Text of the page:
Self-reported physical fitness in frail older persons: reliability and validity of the Self-Assessment of Physical Fitness (SAPF)

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In very old and/or frail older people living in long-term care facilities, physical inactivity negatively affects activities of daily living. The main reason to assess older adults' perceived fitness is to establish the relation with their beliefs about their ability to perform physical activity adjusted to daily tasks. The Self-Assessment of Physical Fitness scale was developed to address these needs. The aim of this study was to estimate the test-retest reliability and construct validity of the scale. 76 elderly people (M age = 86.0 yr., SD = 6.3) completed the test. Cronbach's a was .71. One-week test-retest reliability ICC's ranged from .66 (SAPF aerobic endurance and SAPF balance) to .70 (SAPF sum score). Concurrent validity with the Groningen Fitness Test for the Elderly was fair to moderate. Despite the limited number of participants (N = 76), results suggest that the scale may be useful as an assessment of perceived fitness in older adults.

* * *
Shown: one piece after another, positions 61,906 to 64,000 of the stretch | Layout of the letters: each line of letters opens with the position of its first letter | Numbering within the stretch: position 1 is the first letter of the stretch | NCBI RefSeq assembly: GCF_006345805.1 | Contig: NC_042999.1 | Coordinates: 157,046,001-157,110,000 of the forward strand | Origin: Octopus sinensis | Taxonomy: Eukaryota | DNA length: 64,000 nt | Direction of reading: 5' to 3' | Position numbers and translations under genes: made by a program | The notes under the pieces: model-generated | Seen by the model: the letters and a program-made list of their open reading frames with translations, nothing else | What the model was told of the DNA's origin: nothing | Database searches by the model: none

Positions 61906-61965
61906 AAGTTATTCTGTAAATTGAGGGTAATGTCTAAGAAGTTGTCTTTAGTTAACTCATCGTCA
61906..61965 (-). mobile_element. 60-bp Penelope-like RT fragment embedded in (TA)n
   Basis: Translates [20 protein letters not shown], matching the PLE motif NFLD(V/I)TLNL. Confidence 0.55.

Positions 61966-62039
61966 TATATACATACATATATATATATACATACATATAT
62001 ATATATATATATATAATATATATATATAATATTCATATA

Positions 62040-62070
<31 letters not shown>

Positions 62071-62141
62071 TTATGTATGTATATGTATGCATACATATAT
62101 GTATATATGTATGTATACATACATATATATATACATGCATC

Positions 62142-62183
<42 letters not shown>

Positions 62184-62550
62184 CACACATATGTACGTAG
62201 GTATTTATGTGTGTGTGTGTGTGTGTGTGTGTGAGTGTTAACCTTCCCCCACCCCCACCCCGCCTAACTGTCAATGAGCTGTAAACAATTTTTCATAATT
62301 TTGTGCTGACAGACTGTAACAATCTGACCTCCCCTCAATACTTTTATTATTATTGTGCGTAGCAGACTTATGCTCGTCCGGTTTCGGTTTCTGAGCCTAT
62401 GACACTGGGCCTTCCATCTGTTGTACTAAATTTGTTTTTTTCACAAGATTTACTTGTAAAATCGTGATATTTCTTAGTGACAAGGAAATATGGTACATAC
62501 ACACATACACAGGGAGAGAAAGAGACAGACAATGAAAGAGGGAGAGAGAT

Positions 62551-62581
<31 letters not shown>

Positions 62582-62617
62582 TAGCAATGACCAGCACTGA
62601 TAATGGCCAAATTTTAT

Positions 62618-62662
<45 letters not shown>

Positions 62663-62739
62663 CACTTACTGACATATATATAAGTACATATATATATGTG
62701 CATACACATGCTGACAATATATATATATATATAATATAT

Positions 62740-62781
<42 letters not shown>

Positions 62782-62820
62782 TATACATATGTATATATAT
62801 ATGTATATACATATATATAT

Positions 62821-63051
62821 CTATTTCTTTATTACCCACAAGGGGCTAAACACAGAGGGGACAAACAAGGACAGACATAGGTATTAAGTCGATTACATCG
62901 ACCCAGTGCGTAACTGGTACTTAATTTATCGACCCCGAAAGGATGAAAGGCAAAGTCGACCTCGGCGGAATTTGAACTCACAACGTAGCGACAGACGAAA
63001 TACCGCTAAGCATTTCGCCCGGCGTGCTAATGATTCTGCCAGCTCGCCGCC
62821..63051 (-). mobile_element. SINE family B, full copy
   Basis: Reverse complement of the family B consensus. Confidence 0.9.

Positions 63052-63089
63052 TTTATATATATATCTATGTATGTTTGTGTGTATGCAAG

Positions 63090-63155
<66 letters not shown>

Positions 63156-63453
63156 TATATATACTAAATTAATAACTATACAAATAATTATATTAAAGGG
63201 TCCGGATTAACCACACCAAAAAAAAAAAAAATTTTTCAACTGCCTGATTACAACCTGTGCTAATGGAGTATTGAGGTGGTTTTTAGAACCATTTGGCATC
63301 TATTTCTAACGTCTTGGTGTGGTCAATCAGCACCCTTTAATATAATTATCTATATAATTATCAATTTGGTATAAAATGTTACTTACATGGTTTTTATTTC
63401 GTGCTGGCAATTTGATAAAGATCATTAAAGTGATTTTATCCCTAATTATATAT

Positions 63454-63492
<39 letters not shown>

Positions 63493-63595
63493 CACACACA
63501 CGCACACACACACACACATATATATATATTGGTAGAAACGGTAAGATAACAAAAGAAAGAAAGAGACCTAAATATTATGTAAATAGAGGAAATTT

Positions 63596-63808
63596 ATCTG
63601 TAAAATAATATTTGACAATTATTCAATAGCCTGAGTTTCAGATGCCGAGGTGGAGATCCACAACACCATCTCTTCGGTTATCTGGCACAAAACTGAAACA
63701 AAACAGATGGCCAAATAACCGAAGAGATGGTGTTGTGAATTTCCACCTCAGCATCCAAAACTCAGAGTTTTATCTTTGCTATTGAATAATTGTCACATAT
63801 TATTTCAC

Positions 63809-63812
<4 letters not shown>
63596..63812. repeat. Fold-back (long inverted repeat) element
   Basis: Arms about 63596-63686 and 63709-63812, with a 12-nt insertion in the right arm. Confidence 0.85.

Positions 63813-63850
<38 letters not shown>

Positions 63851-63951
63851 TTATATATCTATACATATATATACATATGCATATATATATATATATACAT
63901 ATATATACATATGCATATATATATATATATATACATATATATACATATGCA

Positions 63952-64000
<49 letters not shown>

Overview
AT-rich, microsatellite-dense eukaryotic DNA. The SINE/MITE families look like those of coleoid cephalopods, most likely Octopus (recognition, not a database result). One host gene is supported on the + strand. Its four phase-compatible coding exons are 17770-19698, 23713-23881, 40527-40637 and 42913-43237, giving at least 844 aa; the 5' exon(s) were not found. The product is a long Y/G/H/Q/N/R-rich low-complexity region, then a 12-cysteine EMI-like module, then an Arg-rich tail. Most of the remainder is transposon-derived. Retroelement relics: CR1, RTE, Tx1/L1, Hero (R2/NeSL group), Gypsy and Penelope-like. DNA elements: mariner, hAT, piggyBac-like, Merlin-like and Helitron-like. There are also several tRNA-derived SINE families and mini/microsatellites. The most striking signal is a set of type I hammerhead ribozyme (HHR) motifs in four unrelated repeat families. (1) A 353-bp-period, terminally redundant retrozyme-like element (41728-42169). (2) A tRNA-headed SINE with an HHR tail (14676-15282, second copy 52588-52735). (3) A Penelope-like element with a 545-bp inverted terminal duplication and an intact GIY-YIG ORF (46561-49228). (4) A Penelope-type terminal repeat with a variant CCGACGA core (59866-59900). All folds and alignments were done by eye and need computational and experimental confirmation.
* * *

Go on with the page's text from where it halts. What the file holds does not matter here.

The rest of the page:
Original languageEnglish
Pages (from-to)797-810
JournalPerceptual and motor skills
Issue number3
Publication statusPublished - 2012



  • Activities of Daily Living
  • Aged
  • Aged, 80 and over
  • Female
  • Frail Elderly
  • Health Status
  • Homes for the Aged
  • Humans
  • Male
  • Physical Fitness
  • Postural Balance
  • Reproducibility of Results
  • Self Report
  • Self-Assessment
  • Validation Studies

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